by Randy G. Tiller, Director of Mission Effectiveness

The Fourth Annual Bishop’s Pro-Life Banquet

The fourth annual Bishop’s Pro-Life Banquet will take place Thursday, February 20, 2014, from 6:00 to 8:00 p.m. at the Bossier Civic Center, 620 Benton Road, Bossier City.  The speaker is Shak Hill, a Bossier City native, graduate of Shreveport’s Loyola College Prep and pro-life advocate. He and his wife are parents of six children and have been foster parents to 46 children.  They received the 2013 Volunteer of the Year Award for the State of Virginia.  Please join the bishop for this important way to support pro-life ministry in the Diocese of Shreveport.  Tickets are $50 per person.

Click here to download the Pro-Life Banquet Registration Form.

 

Golf or God? Diocese of Shreveport Welcomes New Seminarian Brandon Rice

Golf or God? That was the question that plagued Brandon Rice. God had graced him with a natural ability with golf. He took those natural talents and developed them for the last six years. He dreamed of one day being at the top of the PGA and being able to share his Catholic faith with others. This year he went pro, but he was not at peace as he began to accomplish his dreams. You see when Brandon was a student at St. John Berchmans School he began to hear God calling him to priesthood.

Raised as an only child and cradle Catholic in Stonewall, Louisiana, Brandon encountered many inspiring priests throughout his life. The possibility of a priestly vocation was introduced by Fr. Curtis Woods always taking the time to visit with the students at St. John Berchmans School. When he moved to St. Joseph School and began serving at Mass, Fr. Peter Mangum inspired him. As he grew Fr. Karl Daigle continued to witness to him the role of the priest. Meeting Vocations Director Fr. Matthew Long at an ACTS retreat last September was another encouraging factor on his path to discerning the priesthood.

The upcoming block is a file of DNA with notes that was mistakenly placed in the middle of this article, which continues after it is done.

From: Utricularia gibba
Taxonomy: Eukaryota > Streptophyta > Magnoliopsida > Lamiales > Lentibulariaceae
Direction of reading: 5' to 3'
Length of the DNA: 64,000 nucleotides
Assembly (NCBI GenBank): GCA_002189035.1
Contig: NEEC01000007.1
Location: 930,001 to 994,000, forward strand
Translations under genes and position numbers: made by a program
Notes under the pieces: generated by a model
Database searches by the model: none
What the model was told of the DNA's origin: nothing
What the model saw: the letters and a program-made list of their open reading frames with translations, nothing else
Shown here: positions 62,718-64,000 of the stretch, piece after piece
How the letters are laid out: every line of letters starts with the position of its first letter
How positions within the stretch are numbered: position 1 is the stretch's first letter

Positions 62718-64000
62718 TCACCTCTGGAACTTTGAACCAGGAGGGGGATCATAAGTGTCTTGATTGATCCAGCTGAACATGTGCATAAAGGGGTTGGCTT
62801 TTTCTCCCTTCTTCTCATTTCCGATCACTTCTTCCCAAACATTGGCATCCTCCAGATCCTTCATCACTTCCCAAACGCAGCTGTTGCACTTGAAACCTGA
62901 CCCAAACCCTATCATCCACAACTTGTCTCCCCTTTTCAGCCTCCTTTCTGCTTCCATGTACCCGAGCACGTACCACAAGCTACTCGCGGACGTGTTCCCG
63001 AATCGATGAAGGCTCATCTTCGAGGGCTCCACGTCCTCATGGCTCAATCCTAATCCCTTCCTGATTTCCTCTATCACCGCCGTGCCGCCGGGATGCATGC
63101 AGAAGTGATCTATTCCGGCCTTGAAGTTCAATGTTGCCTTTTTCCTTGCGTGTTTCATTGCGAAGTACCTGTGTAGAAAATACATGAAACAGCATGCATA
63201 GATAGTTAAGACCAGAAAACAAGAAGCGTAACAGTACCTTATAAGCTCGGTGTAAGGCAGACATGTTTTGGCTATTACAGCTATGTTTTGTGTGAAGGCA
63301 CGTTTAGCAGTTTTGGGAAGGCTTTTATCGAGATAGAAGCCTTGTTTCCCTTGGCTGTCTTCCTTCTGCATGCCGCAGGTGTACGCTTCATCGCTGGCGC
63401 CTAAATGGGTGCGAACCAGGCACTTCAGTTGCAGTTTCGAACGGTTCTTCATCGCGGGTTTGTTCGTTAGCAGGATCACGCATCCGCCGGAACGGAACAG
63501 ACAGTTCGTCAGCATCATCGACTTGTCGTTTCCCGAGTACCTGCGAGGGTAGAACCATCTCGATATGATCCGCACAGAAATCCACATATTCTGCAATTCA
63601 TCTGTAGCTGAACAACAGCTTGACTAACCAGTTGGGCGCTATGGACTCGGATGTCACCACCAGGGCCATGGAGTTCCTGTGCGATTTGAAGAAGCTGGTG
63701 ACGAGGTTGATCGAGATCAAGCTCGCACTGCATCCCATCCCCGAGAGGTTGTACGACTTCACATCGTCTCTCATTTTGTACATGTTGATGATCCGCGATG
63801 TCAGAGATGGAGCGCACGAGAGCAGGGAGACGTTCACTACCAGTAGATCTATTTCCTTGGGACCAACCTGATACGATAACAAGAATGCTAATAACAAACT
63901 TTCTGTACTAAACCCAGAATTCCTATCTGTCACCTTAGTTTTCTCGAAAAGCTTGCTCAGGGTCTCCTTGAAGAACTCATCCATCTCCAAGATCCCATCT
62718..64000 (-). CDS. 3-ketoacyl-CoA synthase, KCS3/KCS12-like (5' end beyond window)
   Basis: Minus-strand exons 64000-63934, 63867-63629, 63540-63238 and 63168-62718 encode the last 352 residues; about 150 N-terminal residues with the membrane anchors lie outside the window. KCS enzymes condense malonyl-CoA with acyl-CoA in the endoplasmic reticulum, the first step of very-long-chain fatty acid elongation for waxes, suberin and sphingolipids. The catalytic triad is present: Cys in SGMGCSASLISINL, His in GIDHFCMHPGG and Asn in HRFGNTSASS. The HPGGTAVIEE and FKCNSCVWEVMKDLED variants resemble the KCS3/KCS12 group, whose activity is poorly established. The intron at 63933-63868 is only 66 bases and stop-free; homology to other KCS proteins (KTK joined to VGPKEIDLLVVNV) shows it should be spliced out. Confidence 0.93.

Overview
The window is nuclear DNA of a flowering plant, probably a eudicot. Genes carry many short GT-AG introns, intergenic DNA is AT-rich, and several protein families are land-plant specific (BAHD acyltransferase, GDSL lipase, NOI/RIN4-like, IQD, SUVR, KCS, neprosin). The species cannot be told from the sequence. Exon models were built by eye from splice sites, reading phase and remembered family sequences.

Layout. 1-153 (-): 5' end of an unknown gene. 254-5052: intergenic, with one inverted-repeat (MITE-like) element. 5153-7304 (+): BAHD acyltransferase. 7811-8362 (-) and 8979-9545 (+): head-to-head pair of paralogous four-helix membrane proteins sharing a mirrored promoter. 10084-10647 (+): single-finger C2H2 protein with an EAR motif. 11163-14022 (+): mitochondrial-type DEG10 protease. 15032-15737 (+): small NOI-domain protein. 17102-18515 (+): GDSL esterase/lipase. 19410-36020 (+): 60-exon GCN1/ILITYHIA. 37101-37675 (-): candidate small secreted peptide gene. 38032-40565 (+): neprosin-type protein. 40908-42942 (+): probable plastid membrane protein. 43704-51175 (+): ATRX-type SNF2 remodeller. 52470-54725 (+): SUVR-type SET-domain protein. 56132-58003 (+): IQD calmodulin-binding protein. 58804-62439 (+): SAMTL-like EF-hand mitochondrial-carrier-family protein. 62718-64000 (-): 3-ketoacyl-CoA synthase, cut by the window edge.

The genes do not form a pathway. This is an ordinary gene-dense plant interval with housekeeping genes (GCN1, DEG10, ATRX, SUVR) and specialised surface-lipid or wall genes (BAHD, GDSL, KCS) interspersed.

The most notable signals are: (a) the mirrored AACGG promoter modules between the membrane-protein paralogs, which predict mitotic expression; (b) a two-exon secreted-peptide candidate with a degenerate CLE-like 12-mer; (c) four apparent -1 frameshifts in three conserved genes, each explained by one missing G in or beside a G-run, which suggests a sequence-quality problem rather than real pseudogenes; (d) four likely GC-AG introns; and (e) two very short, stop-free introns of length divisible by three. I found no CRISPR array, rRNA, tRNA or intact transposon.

From these great examples he realized that the most effective way to share the Catholic faith with others was through priesthood. And so Brandon has answered the question, “Golf or God?” He begins seminary at St. Joseph College in January of 2014. The Diocese of Shreveport is proud and excited to have Brandon join our growing number of seminarians, making for a total number of nine men in formation – a diocesan record!

Brandon, who is 20-years-old, is very excited about beginning seminary. “I’m looking forward to the spiritual formation, the school and the brotherhood I’m going to be a part of,” said Brandon.

Please add Brandon to your seminarian mailing list! Our seminarians love to hear from those who support them. You can reach him at 75376 River Road, P.O. Box 464, St. Benedict, Louisiana 70457. His birthday is November 17.

by Fr. Matthew Long, Director of Vocations &
Jessica Rinaudo, Editor